One of the points he makes is how lucky human beings were to have evolved and to have lived on earth for as long as we have. Essentially, in the same way Dinosaurs and many other animals became extinct, the human race has a shelf-life too and when I think of this situation, the Middle East crisis etc… it does make me think that the human race will eventually extinguish itself not through natural causes but via man made methods of mass destruction. Not a pleasant thought at all, but unless serious efforts at reconcilliation, peace and understanding amongst different nations, religions and faiths, take places and succeed, the human race could be heading towards it’s ultimate man made demise.

  3. #3 by Gergana on May 3, 2011 - 12:29 pm

    Mr. Peters, interesting response to Sylbourne’s latest post. I dont think however that he condemns the operation against bin Laden as such. It was a great achievement for the US security forces and the West. What Sylbourne has in mind I think is that the death of bin Laden might lead to polarization between the West and the Islamist extremists, and new hostilities under the shield of the war on terror to follow. I agree with Sylbourne that the West needs to be more cautious and vigilant than ever, and I am willing to accept his criticism of President Obama’s statement that after the death of Osama bin Laden the world is a ‘safer place’.

  4. #4 by sylbourne on May 3, 2011 - 12:37 pm

    It is very interesting the level of emotion which has been conjured up by the death of Bin Laden.

    One to be looked at is the level of celebration in America does this contribute to making the world more dangerous?

  5. #5 by Michael Peters on May 3, 2011 - 3:29 pm

    Hello Gergana: Thanks. Just to clarify, I pretty much concur with Sylbourne’s post. My point was more aimed at those who doubt the merits and veracity of the reports coming out.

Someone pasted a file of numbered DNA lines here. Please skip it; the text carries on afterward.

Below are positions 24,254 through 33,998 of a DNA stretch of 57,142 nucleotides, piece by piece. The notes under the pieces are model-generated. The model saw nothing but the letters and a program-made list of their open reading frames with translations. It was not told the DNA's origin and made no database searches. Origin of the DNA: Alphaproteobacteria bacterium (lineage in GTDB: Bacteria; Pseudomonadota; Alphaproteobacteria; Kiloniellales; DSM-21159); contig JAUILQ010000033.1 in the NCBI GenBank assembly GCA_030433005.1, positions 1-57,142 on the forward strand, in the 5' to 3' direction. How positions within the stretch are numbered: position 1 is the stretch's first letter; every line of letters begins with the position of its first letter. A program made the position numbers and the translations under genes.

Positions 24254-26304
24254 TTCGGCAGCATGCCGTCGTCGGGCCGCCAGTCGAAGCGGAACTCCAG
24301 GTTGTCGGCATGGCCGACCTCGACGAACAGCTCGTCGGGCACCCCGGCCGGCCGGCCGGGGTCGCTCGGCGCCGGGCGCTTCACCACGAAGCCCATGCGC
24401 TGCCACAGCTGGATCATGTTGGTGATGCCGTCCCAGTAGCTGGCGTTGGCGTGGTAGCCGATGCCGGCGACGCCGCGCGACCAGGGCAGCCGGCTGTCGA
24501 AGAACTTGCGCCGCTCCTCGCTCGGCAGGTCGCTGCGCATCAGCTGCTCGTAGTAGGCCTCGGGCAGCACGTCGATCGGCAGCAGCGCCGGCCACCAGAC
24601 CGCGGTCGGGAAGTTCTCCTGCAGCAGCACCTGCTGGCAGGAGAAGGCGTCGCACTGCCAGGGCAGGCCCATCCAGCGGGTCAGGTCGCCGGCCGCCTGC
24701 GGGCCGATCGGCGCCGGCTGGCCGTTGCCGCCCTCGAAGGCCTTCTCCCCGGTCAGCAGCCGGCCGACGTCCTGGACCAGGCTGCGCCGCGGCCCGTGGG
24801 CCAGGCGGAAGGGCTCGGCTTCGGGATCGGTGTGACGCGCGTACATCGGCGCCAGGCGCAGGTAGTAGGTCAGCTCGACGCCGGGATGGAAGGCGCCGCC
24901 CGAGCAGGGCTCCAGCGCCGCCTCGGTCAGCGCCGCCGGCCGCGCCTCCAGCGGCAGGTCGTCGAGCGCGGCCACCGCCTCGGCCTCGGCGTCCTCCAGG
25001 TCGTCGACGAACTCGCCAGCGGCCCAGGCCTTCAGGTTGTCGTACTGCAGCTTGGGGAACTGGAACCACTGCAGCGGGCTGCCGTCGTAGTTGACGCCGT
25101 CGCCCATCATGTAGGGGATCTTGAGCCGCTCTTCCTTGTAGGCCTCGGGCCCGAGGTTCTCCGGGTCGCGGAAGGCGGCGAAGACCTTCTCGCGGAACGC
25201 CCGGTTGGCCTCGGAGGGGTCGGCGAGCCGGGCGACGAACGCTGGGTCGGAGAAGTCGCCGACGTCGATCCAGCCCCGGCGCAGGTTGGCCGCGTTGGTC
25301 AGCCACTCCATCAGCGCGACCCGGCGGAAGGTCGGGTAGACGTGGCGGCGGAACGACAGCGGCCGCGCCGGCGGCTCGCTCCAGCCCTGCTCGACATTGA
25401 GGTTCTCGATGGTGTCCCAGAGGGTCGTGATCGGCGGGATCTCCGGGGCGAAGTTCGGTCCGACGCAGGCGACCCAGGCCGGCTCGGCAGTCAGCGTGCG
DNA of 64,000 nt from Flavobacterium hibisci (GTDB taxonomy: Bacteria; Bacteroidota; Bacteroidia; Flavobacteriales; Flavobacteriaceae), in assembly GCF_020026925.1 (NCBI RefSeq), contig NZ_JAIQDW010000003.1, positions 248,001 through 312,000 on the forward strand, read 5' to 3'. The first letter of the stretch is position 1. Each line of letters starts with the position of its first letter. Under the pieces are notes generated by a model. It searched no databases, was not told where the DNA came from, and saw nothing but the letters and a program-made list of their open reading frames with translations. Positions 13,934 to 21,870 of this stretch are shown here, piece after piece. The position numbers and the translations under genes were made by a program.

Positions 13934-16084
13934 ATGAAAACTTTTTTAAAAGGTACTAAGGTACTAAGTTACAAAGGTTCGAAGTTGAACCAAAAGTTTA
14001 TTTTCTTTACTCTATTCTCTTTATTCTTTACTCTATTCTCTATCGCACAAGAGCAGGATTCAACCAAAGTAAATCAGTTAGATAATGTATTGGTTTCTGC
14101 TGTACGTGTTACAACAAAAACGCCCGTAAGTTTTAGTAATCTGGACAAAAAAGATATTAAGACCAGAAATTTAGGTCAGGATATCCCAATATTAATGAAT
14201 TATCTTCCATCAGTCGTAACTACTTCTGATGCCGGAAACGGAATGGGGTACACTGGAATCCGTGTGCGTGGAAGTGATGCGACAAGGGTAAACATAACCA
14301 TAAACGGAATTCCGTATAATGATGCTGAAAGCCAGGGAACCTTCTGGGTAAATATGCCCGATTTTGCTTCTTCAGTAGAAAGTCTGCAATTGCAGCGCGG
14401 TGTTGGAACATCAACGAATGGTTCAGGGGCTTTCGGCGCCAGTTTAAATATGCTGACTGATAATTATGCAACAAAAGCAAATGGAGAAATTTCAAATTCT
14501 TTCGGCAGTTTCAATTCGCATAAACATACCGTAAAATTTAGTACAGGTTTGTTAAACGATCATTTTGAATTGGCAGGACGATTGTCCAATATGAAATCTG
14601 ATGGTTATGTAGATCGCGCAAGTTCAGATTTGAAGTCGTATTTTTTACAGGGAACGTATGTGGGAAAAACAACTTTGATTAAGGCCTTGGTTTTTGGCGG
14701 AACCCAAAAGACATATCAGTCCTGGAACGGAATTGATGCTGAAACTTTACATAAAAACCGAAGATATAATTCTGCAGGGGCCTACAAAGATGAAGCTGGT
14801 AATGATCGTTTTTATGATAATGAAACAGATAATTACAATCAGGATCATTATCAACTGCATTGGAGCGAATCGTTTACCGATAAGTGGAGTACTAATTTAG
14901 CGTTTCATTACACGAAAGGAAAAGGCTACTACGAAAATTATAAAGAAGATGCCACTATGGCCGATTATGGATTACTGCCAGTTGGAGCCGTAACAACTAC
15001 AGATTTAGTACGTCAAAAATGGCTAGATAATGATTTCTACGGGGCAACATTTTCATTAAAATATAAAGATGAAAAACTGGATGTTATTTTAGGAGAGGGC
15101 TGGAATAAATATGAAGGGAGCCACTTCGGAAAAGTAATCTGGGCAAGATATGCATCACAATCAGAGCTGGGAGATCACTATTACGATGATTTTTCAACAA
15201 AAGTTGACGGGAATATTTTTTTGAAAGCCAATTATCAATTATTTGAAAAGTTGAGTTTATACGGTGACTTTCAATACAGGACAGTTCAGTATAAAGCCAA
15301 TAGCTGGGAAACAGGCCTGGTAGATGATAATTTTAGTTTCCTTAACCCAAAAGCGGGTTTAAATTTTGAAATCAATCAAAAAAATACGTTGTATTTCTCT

Thus I agree that, “What Sylbourne has in mind I think is that the death of bin Laden might lead to polarization between the West and the Islamist extremists, and new hostilities under the shield of the war on terror to follow.”

    Whether the world is a safer place is a moot point really. Was it that safe before 1 May? There’s been a fear of attack – at least from Government’s and security forces. I accept there’s a greater chance of attack somewhere, sometime we won’t know when or where, but we’ve lived under that possibility for the last 10 years and as OBL took responibilty for 9/11 he had to be captured.

    Sylbourne: Yes, it has generated a lot of heat and passion … I think I’ve stimulated a lot of that with my postings over the last 24 hours! There is a chance USA celebrations may anger terrorists, but there’s nothing we can do about unhinged people who wish to kill. After all, it’s a victory – are people expecting the Americans to say nothing, not to celebrate? If the opposition score’d a “hit” against the USA they’d be jumping up and down for joy.

  6. #6 by Gergana on May 4, 2011 - 12:30 am

    Michael, thanks for the informative response. There is nothing wrong with Americans celebrating a long expected victory – it is a moment for jubilation for the West and the US in particular. What analysts and policy-makers have to focus on now is a general trend in their strategies against terrorism. I agree with David Cameron that the UK (and not just the UK) has to be more vigilant than ever. This only demonstrates the political sensibility, which the countries combating terrorism have to rest upon from now on. More fervently than ever.
    As far as the veracity and merits of the reports are concerned, there will always be doubt. When it comes to one of the most notorious people on the planet, there will always be disbelievers. Although the US government has used convincing means to confirm his death, the latter is still surrounded by mystery. Let us not forget that only in August 2010 some publications appeared that the mythical Al Qaeda leader has died eight years ago. When it comes to someone like bin Laden, who has been evading the law for more than a decade and the CIA had literary no clue where he was only a year ago, a certain level of doubt and skepticism among the public and experts is more than understandable.